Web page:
2. Add a new property (Insert > Property). Type ‘Autocomplete’ as the property Name, ‘Boolean’ as the Type, and ‘True’ for the Default field. Finally, select the ‘Public’ option for the scope. This property will let us to use the objects from the class as regular TextField, without autocompletion, or with the Autocomplete functionality.
  3. Add another property, typing ‘AutocompleteSource’ for the property Name, setting the scope to ‘Public’ and its type to ‘TextAutocompleteSource’. That is the Data Type we have created as a Class Interface. This allows us to use any object that conforms to TextAutocompleteSource as the source for the Autocompletion Dictionary.
  4. Let’s add a third property. In this case, use ‘TabKeyAutcompletes’ as the property name, ‘Boolean’ for the Type, set the Scope to Public, and its default value to ‘True’. We will use this property to set the behaviour of the Tab key between autocomplete the suggested word, or change to its regular behaviour when used on a TextField control.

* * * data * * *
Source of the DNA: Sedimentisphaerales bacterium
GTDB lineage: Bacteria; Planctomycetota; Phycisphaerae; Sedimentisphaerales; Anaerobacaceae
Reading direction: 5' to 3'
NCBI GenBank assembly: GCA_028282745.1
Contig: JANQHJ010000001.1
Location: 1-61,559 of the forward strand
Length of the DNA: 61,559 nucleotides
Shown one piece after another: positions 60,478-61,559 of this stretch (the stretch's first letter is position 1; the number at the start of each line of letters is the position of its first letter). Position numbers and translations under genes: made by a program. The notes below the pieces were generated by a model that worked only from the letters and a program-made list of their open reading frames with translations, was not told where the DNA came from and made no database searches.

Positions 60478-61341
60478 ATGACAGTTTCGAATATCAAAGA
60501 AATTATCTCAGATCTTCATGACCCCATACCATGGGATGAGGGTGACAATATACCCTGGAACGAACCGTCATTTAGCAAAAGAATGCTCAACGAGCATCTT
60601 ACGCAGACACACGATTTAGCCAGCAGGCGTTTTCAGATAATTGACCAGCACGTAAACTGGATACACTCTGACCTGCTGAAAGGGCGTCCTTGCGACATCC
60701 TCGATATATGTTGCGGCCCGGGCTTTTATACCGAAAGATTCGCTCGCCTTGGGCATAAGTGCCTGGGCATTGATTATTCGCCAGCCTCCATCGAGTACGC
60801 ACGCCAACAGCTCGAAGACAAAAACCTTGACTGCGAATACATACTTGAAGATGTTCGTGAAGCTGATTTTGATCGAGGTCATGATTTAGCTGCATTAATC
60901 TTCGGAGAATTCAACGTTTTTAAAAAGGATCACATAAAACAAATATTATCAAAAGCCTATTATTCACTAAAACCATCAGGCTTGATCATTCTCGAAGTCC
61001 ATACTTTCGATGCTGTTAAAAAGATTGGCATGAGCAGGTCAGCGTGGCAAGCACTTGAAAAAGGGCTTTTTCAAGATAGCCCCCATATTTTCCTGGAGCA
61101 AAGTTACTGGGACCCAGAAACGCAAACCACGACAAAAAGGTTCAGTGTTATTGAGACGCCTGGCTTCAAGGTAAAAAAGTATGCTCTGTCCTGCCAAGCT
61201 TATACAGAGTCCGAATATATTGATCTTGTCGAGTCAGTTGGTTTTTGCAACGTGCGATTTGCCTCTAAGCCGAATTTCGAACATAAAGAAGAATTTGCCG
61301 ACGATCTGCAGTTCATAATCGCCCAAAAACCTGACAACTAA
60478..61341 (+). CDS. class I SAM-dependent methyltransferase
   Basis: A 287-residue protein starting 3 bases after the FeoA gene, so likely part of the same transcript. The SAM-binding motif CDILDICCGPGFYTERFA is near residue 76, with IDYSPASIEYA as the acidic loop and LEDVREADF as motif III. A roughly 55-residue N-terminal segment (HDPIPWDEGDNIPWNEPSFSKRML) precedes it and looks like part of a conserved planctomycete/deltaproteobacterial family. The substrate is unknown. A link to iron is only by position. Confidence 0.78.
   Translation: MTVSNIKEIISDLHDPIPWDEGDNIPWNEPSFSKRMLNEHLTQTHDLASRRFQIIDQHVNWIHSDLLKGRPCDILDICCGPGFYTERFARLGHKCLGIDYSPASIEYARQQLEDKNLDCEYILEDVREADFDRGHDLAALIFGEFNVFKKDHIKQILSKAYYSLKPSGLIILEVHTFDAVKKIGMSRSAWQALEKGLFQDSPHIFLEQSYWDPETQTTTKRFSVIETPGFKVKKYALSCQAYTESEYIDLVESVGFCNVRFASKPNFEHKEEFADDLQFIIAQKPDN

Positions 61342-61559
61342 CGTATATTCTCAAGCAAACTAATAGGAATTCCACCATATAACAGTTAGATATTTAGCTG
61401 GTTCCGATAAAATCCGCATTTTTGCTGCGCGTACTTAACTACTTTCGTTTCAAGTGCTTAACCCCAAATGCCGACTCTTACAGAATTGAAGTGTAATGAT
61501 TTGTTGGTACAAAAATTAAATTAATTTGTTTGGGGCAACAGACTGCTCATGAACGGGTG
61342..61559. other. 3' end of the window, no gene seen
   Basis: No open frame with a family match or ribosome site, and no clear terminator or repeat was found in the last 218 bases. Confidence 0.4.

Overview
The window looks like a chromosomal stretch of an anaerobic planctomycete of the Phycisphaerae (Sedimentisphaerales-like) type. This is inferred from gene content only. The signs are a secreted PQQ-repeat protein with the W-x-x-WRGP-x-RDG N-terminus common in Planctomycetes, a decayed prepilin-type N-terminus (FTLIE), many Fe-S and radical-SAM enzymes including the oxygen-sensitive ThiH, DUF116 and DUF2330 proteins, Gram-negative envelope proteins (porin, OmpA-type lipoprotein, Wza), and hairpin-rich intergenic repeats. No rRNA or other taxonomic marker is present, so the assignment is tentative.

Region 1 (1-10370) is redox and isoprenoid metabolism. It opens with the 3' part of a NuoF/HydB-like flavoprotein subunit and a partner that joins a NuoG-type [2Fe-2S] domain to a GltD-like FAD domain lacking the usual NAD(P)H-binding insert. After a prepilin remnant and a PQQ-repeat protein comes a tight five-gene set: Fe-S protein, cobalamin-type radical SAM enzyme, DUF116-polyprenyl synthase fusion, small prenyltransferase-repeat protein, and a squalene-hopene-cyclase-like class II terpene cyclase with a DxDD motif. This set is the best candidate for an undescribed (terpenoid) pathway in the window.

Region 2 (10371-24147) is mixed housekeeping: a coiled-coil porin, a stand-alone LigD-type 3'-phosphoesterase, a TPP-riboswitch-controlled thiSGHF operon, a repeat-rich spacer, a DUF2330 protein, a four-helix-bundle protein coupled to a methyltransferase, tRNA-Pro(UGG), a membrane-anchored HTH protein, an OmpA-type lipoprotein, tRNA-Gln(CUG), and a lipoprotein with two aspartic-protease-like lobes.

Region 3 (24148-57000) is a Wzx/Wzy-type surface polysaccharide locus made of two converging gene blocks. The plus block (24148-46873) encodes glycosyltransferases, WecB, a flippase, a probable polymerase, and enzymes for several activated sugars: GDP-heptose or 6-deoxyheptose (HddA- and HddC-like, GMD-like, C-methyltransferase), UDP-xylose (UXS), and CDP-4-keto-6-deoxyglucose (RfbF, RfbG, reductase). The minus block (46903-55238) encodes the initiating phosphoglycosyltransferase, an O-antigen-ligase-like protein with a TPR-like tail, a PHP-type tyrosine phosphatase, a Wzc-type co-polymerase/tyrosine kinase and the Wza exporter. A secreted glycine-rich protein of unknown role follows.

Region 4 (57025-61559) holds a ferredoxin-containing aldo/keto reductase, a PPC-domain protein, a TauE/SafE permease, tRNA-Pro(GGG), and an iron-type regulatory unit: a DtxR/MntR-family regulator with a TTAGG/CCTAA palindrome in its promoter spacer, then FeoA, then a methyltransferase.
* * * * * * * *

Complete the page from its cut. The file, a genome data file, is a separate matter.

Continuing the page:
Shared Properties

All the properties created for the subclass are Instance Properties. That is, every new instance (object) from this class will have its own set of values for these properties. In some cases, however, we want to share the value of one or several properties for all the class instances…and this is what we can achieve using the Shared Properties.

We will use two of these shared properties for our TextFieldAutocomplete class to see them in action. One of these will let us use the Suggestions Dictionary globally for all the class instances, always the property is not set to Nil. The second one will be an Array of Strings that will contain all the characters that we want to exclude from the typed on the textfield.

  1. Add a new Shared Property to the Class, typing ‘globalAutocompleteSource’ for the Name field, setting the Scope to ‘Public’ and typing ‘TextAutocompleteSource’ as the Data Type for the Property.